3. 3. exploratory data science
  4. 4. the myth of data science
  5. 5. The reality of data science is the curse of too many choices (most of which are no good) • 10? Too slow to train. • 2? Insufficient differentiation. • 5? False differentiation. • 3? Insufficient differentiation. • 4? Looks OK to me. Ship it!
  6. 6. exploratory data science is an interactive search process (with fuzzy termination criteria) driven by the discovery of new information
  7. 7. notebook cell evaluation backtracking is code modification Exploration tree
  8. 8. Backtracking changes production plans df.sample(0.1, seed = 0).select('x) df.where('x.isNotNull).sample(0.1, seed = 0).select('x, 'y) df.where('x > 0).sample(0.1, seed = 0).select('x, 'y) df.where('x > 0).sample(0.2, seed = 0).select('x, 'y) df.where('x > 0).sample(0.2, seed = 123).select('x, 'y)
  9. 9. Backtracking is not easy with Spark & notebooks Go back & change code • Past state is lost Duplicate code val df1 = … val df2 = … val df3 = … // No, extensibility // through functions // doesn’t work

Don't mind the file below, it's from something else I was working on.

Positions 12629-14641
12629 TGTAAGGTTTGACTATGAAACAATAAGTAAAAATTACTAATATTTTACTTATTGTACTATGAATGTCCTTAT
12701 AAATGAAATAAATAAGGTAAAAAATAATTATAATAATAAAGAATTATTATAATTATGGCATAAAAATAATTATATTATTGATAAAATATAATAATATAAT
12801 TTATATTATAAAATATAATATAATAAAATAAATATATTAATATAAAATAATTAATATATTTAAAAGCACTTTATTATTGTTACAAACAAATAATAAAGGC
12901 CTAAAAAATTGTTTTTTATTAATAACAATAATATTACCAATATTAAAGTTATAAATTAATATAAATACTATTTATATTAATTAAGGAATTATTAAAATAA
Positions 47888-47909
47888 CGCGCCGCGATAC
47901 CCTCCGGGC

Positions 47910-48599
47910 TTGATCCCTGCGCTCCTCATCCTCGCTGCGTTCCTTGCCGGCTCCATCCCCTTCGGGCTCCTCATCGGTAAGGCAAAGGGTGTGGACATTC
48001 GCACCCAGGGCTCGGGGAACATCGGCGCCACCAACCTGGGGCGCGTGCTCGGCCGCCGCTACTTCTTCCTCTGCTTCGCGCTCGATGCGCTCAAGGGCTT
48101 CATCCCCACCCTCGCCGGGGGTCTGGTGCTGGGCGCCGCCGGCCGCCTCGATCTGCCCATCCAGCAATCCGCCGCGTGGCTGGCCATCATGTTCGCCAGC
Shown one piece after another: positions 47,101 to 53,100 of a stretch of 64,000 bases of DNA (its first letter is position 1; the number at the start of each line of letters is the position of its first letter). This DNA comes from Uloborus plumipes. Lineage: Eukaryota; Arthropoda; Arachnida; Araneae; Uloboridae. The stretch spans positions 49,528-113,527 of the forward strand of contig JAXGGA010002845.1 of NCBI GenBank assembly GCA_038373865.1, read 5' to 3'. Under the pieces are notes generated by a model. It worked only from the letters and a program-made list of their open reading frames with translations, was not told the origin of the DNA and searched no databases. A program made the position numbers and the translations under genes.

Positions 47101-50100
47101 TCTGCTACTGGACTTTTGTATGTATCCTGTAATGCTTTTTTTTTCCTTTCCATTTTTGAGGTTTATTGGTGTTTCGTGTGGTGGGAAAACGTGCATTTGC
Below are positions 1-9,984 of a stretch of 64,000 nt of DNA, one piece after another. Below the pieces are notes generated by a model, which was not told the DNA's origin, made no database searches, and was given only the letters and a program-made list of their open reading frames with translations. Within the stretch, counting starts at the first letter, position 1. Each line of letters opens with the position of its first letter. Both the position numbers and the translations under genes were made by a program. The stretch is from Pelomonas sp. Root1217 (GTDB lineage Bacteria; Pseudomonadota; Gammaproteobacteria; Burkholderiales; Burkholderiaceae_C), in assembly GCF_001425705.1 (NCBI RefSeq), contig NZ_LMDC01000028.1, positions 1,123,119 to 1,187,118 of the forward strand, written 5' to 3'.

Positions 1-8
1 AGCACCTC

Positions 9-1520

10. 10. many do this one does this thick branches benefit from caching Team view
  11. 11. Spark’s df.cache() has many limitations • Single cluster only – cached data cannot be shared by the team • Lost after cluster crash or restart – hours of work gone due to OOM or spot instance churn • Requires df.unpersist() to release resources – but backtracking means df (the cached plan) is lost • No dependency checks – inconsistent computation across team; stale data inputs
  12. 12. Ideal exploratory data production requires… • Automatic cross-cluster reuse based on the Spark plan – Configuration-addressed production (CAP) • Not having to worry about saving/updating/deleting – Automated lifecycle management (ALM) • Easy control over the freshness/staleness of data used – Just-in-time dependency resolution (JDR)
  13. 13. df.cache() df.capCache() part of https://github.com/swoop-inc/spark-alchemy
  14. 14. large production table (updated frequently) data sample sub-sample i result data enrichment dimension (updated sometimes) join filter(condition) & sample(rate, seed) 1..k: sample(rate, seed) union project Example: resampling with data enhancement project
  15. 15. Are primes % 10,000 interesting numbers?